As Classical educators, we direct great time and energy toward selecting and discussing the right books. Every year we reevaluate our curriculums and reading lists; we listen to podcasts and read articles and talk with friends, trying to discern which books our children and students should be reading and discussing. We also spend time cultivating the right conversations about these books, asking the right questions, and helping our students learn the right conversational habits. These conversations—either one-on-one or in a classroom—are just as important as the books our students are reading, as we all know. But in my years teaching and discussing great books, I’ve come to realize that the greatest books and the best Socratic questions are rendered powerless if our students do not possess the right virtues. While all of the virtues are helpful in becoming an educated human being, the two that seem most essential to the learning process are humility and courage.
Every semester I begin by reminding my students that the two greatest impediments to the learning process are pride and fear. In a simplistic way, we can place many of our students in one of these two categories. On the one hand, there are the prideful: the ones who talk too much and listen very rarely; the ones who think too highly of their own opinions; the ones who challenge others but seldom accept disagreement with their own ideas. On the other hand, there are the fearful: the students who hesitate to venture their own opinions; the ones who prefer to remain quiet, happy to have others risk their reputations on wrong opinions but never willing to risk it themselves. We all know these categories of students. But I think if we dig deeper, we can see that pride and fear are seldom so neatly separated. And as we come to understand more of how they are joined, we can come to see why these vices often threaten the learning process.
When we approach a book or a conversation in pride and fear—for let us all confess that these vices beset we teachers just as much as our students—we fail to allow the truth to make the necessary soul incision that leads to transformative learning. And this is exactly what truth is—a sword, a scalpel, an incisive tool that lays bare our ignorance and folly and disease so that we might be made whole, integrated, and enlightened. In fear, we retreat from the truth, for it threatens our sense of self. In pride, we fight against the truth, for we believe that truth is our enemy, not the friend who faithfully wounds us so that we might be healed.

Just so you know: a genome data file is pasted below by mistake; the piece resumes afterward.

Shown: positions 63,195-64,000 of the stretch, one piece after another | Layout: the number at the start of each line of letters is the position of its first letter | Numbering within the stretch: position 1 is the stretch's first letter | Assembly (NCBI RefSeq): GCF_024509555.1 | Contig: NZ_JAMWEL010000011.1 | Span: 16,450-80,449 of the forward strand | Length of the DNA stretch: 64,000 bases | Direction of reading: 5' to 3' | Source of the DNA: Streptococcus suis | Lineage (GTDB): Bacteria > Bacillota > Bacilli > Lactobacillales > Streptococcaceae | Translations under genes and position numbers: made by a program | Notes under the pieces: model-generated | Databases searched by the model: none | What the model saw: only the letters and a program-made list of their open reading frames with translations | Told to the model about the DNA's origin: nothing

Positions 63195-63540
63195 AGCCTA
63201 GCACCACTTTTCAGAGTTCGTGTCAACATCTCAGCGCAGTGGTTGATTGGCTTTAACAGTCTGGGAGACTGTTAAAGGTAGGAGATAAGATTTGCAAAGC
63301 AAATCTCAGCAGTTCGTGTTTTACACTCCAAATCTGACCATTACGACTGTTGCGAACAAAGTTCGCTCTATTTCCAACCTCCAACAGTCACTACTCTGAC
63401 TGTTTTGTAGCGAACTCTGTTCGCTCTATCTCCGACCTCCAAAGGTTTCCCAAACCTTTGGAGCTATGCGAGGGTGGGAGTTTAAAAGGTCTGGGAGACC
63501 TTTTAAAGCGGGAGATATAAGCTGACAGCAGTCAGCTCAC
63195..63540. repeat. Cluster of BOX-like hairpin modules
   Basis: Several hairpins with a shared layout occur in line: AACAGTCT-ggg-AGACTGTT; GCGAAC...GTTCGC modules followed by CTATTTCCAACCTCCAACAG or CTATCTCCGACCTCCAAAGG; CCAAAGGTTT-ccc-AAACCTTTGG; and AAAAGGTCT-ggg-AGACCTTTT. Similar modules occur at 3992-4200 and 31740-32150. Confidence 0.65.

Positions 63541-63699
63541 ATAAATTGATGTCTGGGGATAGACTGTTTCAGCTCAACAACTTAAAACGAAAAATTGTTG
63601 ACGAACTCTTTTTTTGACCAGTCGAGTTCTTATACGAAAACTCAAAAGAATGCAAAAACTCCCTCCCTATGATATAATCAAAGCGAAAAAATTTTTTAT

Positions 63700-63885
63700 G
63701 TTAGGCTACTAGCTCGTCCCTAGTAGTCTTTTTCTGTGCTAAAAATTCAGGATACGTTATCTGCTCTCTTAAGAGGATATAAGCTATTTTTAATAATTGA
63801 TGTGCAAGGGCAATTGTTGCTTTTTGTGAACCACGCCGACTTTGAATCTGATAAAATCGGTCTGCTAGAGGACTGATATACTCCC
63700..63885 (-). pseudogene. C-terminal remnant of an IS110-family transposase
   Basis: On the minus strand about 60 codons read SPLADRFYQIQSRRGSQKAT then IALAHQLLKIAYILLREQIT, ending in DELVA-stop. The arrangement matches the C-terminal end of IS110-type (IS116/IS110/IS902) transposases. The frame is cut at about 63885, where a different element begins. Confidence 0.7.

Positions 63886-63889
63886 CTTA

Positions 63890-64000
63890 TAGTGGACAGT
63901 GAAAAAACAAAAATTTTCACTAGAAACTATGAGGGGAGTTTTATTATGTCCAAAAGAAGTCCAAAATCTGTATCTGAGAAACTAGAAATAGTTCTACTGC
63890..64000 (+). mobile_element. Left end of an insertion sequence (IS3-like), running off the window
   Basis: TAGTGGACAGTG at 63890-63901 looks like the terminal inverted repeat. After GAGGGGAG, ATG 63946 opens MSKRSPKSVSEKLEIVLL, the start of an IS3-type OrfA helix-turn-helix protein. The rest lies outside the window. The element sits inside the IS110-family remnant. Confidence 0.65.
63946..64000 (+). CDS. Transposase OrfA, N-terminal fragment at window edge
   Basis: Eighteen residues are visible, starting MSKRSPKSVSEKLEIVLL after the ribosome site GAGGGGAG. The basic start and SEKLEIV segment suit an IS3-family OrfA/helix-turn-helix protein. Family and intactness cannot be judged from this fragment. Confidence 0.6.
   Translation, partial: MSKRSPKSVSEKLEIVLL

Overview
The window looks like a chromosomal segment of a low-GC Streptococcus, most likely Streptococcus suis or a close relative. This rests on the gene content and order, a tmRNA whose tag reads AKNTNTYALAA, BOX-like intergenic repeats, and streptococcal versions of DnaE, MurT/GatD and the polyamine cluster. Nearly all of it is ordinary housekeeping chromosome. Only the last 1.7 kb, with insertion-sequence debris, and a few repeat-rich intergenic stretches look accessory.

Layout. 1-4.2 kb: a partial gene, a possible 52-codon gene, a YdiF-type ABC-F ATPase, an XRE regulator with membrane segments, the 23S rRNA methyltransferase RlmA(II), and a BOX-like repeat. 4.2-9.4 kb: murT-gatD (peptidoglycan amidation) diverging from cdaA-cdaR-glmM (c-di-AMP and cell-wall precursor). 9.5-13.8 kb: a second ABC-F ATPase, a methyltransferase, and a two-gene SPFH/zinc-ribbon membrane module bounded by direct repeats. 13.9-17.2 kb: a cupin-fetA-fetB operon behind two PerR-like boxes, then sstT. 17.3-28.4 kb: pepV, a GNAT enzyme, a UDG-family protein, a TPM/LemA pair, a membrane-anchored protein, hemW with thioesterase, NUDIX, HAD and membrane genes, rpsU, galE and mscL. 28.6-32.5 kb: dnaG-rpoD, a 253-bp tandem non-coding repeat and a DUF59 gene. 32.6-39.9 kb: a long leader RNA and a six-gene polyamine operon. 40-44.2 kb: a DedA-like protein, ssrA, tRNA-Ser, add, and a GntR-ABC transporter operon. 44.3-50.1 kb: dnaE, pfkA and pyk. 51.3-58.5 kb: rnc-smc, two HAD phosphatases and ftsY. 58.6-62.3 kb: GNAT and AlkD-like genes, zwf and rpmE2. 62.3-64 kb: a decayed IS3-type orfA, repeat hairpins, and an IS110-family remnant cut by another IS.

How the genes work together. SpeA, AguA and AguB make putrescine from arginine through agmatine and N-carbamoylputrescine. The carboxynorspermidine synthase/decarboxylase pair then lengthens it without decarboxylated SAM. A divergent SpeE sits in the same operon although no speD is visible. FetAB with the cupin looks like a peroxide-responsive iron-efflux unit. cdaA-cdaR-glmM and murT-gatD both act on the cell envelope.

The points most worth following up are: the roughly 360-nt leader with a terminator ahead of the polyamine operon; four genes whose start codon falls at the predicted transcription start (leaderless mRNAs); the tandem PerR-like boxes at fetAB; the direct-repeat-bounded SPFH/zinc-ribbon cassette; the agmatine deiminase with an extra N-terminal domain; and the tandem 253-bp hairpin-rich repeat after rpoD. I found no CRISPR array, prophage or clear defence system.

Truth is a terrifying prospect, for it threatens our self-esteem, our self-assessment of our own being, our self-confidence. Truth not only shows us—and others—where we are wrong: it shows us where our own powers of self-perception have failed us. The way we have measured ourselves is faulty. Not only have we failed to account rightly for the nature of things outside of us—we have failed to understand our own self, our weaknesses and ignorance and faulty inner sight, our disease and disintegration and darkness. If the Delphic oracle is right that education begins with knowing ourselves, then learning is a terrifying prospect, indeed. We all know this intuitively, which is why we see that our students have many natural defense mechanisms against true learning.
The list of defense mechanisms—the things that we all do to retreat or combat the truth out of pride and fear—is long: silence, talking, ignoring, distracting, debating, deferring, not doing the reading, reading so that one can talk intelligently, trying to win the approval of one’s peers, etc. But for all of these external actions, there are internal motivations that are the true impediments to learning. Take silence, for example. Listening rather than talking can be an act of humility and courage: the willingness to learn rather than instruct, to be taught by others rather than to teach. But silence can also be an act of pride and fear, an unwillingness to venture one’s opinions because they might be wrong, an obstinate selfishness that turns the eyes inward, rather than toward the truth. Likewise, talkativeness can be an act of pride and fear: the constant defense of one’s own entrenched ideas or the arrogant belief that one has all the answers already within him. But talkativeness can also be a sign of humility, a keen desire for the truth, a willingness to risk being wrong. In The Man Who Was Thursday, Chesterton says, “it is always the humble man who talks too much; the proud man watches himself too closely.” The pursuit of truth can often be expressed by the willingness to share wrong opinions so they can be made right. For both the quiet and the talkative student, what is most important is not that they talk a certain amount, but that they be courageous and humble in the way they approach their reading and their discussions.
All this means that instructing our students on certain forms of conduct does not necessarily facilitate true learning. It is fundamentally a matter of the internal workings of the heart. While certain decorum and proper classroom habits are important for the learning process, it is of greater importance that we help our students exercise courage and humility in their pursuit of the truth. They must have the courage to be wrong, to listen to ideas that seem to threaten their ideas and their very sense of self. They must have the humility to change their mind, to venture a wrong opinion, to stand underneath an idea so that they might truly understand. And what better way to help our students grow in these virtues than by cultivating humility and courage in our own souls? For as Aristotle says, we all learn through imitation. And did our Savior not walk this path before us, in courage and humility taking human flesh, being born among lowly men, that he might lead us into Truth?